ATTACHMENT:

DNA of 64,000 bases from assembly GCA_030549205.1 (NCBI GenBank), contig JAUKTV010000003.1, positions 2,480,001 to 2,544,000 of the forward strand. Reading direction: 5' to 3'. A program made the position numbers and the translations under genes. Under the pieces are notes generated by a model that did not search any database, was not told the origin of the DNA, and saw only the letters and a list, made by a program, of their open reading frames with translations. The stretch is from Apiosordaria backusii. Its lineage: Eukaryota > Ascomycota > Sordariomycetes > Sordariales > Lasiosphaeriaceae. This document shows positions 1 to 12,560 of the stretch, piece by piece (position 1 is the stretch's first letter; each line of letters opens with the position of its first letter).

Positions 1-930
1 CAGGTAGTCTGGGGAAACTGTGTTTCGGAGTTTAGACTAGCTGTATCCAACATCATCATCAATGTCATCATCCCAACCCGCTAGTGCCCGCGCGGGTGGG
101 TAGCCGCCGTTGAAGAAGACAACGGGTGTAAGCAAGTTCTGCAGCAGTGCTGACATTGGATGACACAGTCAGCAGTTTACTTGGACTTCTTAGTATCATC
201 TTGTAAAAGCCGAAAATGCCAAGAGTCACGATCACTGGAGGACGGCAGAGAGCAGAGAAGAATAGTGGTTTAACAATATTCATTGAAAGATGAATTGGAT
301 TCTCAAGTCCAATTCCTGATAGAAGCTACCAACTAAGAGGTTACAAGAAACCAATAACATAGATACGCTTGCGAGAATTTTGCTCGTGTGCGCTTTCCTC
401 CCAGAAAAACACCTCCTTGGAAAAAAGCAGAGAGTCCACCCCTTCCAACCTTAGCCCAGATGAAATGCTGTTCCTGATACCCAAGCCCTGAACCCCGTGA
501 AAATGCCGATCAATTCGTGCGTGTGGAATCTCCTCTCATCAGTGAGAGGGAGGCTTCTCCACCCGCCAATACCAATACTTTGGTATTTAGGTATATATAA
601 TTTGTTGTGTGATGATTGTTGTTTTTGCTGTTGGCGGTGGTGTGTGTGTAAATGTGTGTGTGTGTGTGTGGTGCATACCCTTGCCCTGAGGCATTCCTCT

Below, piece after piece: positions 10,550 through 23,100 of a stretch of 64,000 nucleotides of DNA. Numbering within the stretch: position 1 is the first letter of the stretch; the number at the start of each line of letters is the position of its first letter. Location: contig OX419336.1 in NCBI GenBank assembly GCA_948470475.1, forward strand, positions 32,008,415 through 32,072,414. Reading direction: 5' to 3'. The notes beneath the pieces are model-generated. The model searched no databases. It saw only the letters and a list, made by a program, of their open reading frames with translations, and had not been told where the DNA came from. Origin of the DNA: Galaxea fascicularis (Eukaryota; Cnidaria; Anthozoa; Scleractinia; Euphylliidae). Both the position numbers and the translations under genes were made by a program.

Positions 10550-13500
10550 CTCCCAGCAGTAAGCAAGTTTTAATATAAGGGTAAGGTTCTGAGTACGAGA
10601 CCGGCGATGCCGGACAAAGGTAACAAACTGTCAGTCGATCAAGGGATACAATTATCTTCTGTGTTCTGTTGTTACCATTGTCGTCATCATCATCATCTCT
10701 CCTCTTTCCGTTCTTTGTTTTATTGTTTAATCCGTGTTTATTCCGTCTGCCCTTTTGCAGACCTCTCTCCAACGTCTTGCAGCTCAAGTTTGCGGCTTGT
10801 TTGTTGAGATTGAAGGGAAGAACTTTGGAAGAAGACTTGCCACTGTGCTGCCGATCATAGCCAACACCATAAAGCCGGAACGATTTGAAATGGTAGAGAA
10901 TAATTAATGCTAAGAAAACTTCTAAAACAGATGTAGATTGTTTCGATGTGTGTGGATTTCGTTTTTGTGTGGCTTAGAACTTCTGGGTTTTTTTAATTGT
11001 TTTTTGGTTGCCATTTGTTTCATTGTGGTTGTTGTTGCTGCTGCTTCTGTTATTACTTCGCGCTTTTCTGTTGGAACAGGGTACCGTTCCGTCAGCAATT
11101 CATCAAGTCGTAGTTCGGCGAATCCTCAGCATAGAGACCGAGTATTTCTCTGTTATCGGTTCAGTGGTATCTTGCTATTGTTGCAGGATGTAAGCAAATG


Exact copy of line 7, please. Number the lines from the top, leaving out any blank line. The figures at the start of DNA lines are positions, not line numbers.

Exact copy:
401 CCAGAAAAACACCTCCTTGGAAAAAAGCAGAGAGTCCACCCCTTCCAACCTTAGCCCAGATGAAATGCTGTTCCTGATACCCAAGCCCTGAACCCCGTGA